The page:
MMFX2 strengthens bridge in City of Chesapeake’s Dominion Boulevard project
Contributed by MMFX Steel
Contributed | November 22, 2013
The City of Chesapeake began construction on the new Dominion Boulevard, U.S. Route 17, project in early January (2013). The project includes five new bridge structures; the largest is a new four-lane 95-foot-high, fixed-span bridge that will replace the current two-lane steel bridge that has spanned the Southern Branch of the Elizabeth River for more than 50 years (constructed in 1962).
An average of more than 33,000 vehicles travel daily across the old steel bridge — making this one of the most traveled two-lane bridges in Virginia. The old steel bridge lifts 16 times per day and 6,000 times a year, on average. Each lift takes roughly 10 minutes, which equates to 42 days a year that the bridge cannot be crossed. The new Elizabeth River bridge will not have these congestion issues because of the expansion to four lanes and being at a height to allow ships to pass beneath.
Originally specified to use stainless steel as the corrosion-resistant reinforcement (CRR) material for the concrete deck, parapets, sidewalks and approach slabs — as dictated by the VDOT IIM-S&B-81.4 — the City of Chesapeake saw a unique opportunity to save money without sacrificing the quality and structural capacity required. They submitted a waiver request to allow for the use of MMFX2, a low carbon/chromium reinforcing steel, to the Virginia Department of Transportation (VDOT). MMFX2 is an uncoated, corrosion-resistant, high-strength rebar from MMFX Steel Corporation.
With the approval of the waiver, the City of Chesapeake was able to reduce costs by using MMFX2 over stainless steel rebar. Further backing their belief and their decision to make the switch, the City of Chesapeake is accepting the responsibility for all future maintenance. They expect the bridge to have the same 75 to 100 years of life by using MMFX2.
MMFX Steel will supply MMFX2 60 ksi rebar to the Dominion Boulevard project. MMFX2 offers superior corrosion resistance at a lower cost than stainless steel rebar, so the City of Chesapeake can save on construction material and labor cost.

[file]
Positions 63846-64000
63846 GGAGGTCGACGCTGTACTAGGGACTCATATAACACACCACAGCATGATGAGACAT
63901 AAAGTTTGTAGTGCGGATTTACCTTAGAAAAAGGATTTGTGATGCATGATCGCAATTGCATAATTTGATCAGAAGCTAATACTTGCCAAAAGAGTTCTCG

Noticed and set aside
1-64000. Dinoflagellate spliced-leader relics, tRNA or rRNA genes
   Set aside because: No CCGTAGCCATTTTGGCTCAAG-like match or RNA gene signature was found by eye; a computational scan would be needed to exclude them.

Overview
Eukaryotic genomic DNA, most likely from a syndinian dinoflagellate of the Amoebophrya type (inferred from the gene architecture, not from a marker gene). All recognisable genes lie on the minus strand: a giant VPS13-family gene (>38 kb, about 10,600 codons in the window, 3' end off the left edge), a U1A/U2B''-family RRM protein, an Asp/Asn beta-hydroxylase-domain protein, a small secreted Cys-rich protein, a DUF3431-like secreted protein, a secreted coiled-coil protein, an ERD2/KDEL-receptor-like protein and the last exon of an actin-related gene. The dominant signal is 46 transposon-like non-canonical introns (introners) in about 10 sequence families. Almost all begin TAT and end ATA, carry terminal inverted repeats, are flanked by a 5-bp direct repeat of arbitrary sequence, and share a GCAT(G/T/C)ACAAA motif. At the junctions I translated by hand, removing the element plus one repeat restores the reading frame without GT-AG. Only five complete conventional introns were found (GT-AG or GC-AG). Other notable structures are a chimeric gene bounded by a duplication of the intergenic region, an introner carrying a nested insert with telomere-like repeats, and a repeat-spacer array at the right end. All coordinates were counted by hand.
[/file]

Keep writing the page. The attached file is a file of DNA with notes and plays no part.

Ranked as the top project in the region in terms of its ability to reduce congestion and improve safety by the Hampton Roads Transportation Planning Organization, the new Dominion Boulevard will decrease congestion. The improvements will allow for fewer stops and better access, which will increase safety on the roadway. There will be no stoplights between Grassfield Parkway and the interstate with four lanes of traffic, which will improve hurricane evacuation and allow for faster public safety response times along the route.
Once construction is completed, traffic will be routed through the first two-lane span (5,982 feet) of the Elizabeth River bridge, and the old steel bridge will then be demolished. The second two-lane span (5,262 feet) will then be constructed with an anticipated completion date in early 2017.
The Dominion Boulevard project is 100-percent publicly funded by the City of Chesapeake. The entire project will cost $345.2 million and will be supported through a Virginia transportation infrastructure bank loan, toll revenue bonds, Virginia state and federal funds, and existing reserves and earnings.
A $1 toll will be put into effect once construction is completed. The toll revenue will be used for operations and maintenance, while also repaying the bonds and loans. The tolls will replace traditional funding for the project.
The new bridge will connect the Cedar Road to Great Bridge Boulevard with interchanges at Cedar Road, Bainbridge Boulevard/Dominion Lakes and Great Bridge Boulevard. The bridge will be a fully automated E-ZPass toll collection system.
The improved Dominion Boulevard and the existing Chesapeake Expressway will together form the Chesapeake Transportation System (CTS). The CTS will operate as a single facility, with operations being combined to reduce redundancy and overhead.
In 2010 VDOT became the first department of transportation in the United States to institute a CRR standard specifying the use of MMFX2 reinforcing steel based on its own extensive testing. Since then VDOT has fully implemented its CRR policy for all new bridge designs.
About MMFX Steel: MMFX Steel Corporation markets and sells MMFX2 concrete reinforcing steel products in North America. The company is located in Irvine, California. For more information, visit mmfx.com.
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